On July 6th, an accidentally posted obituary for me appeared on a blog called RetiredForGood. The author is a friend of mine and had written the posting two years ago at a time when my survival was in some question. While the posting was removed as soon as she realized what happened, a number of people read her premature announcement. People attempted to go read the obituary, but by then it had been removed and replaced by a rather cryptic and vague post which was not interpreted as a denial of my passing. Instead it’s lack of substance caused readers to surmise the original posting was somehow inappropriate; perhaps it was making my death public before my family was informed or some other social protocol error. Thus I received a number of communications seeking verification of my status. These confused me because I had no idea what they were talking about because I had not seen the posting. However, my friend and author of the obituary commented to me that she had something to explain and said she needed to do it at a later time. I prodded her about this mystery topic in an email and in reply she finally told me about her error.
Being who I am, I thought this was all terribly funny –until I heard the unhappiness that the news of my passing had created in Deludia readers who’d heard the rumor. Putting myself in their place I realized the impact the loss of someone in my life would have on me, even for someone I only knew through the medium of the Internet. A couple of ‘forum friends’ I made in discussions about Multiple Myeloma passed away and I was very saddened by the loss. I found the comments by people celebrating that I was still alive to be touching and complimentary, but it also indicated how they must have felt believing I was gone. I don’t think this is funny anymore, but I’m also not angry. Accidents happen.
One thing out of all of this did bother me a little. I posted on a popular Myeloma News blog to confirm that I was still here and still writing my comments, stories, recollections and opinions. I listed the various places that mirror my blog and permits people to contact me like Facebook, Tumblr, Blogger and the Amazon author page. The ‘editor’ of this blog saw fit to modify my post in a couple of ways. This means that the post is no longer my words but theirs. I didn’t like this and so I went to simply just remove the post, only to find out that I could edit it, but I couldn’t simply remove it. I would have to prostrate myself before the editor and request the removal. This is unprofessional, disingenuous and kind of petty. If you’re going to offer a forum and solicit reader comments, and also permit authors to edit their comments, then they should be allowed to delete them. Not only that, but professional protocol for user comments which violate forum rules dictates that a post be removed in its entirety, the author contacted and explained how their post was inappropriate, and offer them to either post again or choose to forget the whole thing. But rewriting posts which they claim are the commenter’s own words when they aren’t –and then disallows the full removal is bullshit. I have no problem with having my posts deleted for cause, it goes with the territory when the subject matter can get personal and passionate. But I will never accepts smarmy censorship that is enacted, especially without notice to the poster. It’s like they haven’t the courage of their convictions and so take a morally dubious course rather than being open and up front. Of course, keep in mind that Deludia got its name because it started out as a forum that pointed out inaccuracies and false claims through media outlets. It was later repurposed to be a chronicle of my cancer journey, and now spends its time demonstrating that the lives of cancer victims is not all and only about cancer. It’s merely a facet of some lives. I maintain that we cancer victims are not heroic soldiers doing battle every day with an evil disease; we’re just unlucky people to have an aspect of our lives that’s unlucky.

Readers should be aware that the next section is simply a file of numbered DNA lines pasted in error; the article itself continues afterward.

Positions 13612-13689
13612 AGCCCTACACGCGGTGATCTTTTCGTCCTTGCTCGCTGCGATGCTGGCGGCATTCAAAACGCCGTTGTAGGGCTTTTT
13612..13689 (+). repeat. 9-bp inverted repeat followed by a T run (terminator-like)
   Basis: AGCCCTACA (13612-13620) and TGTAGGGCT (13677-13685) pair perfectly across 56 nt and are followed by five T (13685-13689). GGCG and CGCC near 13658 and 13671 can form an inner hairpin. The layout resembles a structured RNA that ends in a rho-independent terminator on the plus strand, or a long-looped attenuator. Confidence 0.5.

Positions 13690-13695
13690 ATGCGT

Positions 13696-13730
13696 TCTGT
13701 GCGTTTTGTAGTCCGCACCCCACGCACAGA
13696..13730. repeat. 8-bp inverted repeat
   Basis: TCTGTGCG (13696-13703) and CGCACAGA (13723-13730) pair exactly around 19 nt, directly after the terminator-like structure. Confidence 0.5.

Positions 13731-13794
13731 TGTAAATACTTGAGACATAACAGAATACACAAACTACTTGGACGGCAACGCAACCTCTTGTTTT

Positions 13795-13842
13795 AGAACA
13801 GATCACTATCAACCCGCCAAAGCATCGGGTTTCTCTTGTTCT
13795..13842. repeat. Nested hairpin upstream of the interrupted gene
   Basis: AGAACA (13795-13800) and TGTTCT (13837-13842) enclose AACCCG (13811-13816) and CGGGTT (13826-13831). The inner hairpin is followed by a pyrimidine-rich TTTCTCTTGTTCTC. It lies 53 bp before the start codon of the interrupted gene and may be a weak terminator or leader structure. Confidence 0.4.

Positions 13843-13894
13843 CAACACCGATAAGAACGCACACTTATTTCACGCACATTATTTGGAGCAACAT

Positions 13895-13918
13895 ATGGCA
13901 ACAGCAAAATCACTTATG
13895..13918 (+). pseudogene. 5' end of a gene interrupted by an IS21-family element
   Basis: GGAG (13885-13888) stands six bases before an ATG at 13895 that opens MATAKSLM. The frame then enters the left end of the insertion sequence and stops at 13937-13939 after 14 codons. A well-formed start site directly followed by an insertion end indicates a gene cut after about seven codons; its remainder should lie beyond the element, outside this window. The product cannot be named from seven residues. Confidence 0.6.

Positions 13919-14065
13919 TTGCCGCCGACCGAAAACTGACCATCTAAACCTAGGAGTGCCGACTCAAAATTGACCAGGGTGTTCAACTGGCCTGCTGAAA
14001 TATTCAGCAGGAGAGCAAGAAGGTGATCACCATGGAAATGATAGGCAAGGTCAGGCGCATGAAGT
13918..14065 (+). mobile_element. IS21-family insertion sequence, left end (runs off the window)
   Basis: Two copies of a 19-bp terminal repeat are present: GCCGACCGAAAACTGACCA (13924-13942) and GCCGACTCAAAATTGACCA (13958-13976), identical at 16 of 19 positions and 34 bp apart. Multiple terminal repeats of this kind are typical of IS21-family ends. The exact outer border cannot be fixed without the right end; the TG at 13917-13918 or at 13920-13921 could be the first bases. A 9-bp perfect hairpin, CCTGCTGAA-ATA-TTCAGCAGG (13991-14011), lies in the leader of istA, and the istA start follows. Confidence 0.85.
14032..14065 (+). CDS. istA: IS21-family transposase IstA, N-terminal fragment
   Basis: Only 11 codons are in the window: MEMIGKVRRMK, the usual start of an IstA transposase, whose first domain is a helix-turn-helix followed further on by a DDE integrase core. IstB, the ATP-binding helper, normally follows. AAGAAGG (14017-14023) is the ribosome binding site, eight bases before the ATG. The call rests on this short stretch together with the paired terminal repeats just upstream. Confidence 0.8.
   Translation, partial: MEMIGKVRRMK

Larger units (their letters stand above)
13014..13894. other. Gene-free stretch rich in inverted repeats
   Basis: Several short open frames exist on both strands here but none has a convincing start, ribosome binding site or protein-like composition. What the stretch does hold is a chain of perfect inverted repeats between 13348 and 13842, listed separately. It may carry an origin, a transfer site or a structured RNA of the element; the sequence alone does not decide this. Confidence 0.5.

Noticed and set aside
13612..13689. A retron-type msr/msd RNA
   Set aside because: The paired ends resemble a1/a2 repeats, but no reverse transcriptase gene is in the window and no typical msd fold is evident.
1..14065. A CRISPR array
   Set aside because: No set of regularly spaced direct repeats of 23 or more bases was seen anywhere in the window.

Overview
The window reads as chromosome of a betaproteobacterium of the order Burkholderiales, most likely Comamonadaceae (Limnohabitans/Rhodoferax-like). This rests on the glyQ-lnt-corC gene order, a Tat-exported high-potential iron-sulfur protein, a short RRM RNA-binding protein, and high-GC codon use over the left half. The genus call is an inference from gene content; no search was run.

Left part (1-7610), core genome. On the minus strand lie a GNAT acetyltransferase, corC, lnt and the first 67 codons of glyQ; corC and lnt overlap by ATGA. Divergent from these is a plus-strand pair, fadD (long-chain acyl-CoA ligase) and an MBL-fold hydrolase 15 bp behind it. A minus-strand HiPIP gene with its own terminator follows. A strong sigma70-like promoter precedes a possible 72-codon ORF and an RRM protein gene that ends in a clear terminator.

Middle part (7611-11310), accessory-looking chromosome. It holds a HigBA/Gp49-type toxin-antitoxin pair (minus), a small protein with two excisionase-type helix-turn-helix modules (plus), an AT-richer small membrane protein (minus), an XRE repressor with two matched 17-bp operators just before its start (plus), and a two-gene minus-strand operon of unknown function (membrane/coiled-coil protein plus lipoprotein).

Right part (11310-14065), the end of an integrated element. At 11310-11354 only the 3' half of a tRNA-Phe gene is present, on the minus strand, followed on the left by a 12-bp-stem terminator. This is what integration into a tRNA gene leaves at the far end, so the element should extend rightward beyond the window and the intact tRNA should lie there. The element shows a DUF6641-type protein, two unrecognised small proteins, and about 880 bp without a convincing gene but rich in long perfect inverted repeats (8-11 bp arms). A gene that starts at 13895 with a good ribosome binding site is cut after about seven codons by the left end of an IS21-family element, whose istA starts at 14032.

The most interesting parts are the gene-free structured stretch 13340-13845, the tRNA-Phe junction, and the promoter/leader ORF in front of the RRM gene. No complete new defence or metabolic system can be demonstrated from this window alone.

Then too, I fault any physician who detects and diagnoses Multiple Myeloma and immediately starts the chemo process with a goal of stem cell transplants. I think each patient should be taken on and individual basis and that any therapy, IF ANY, is customised to the specifics of that one case and that the agents of therapy be carefully chosen. Too many doctors see a Multiply Myeloma cell and reach for the Velcade, Revlamid and Dexamathasone. I believe those actions make Multiple Myeloma treatment more problematic and enlists more collateral damage (including death) than more reasoned and researched custom approaches. Obviously with pharmaceutical company and doctors paying the freight for some forums, I am used to having my posts quietly discarded and hearing from the admin that they would appreciate a post from me more in tune with the perceptions of their funding sources. I have no trouble with that. But stealthy assigning words to a commenter’s post is underhanded and no one should tolerate that. Especially when the original author is proscribed from simply removing their post.
All in all, certain depressing situations have developed as a result of a simple mistake. But we can’t unring a bell, and the most intelligent thing is to forgive and forget, and move on to more important discussions.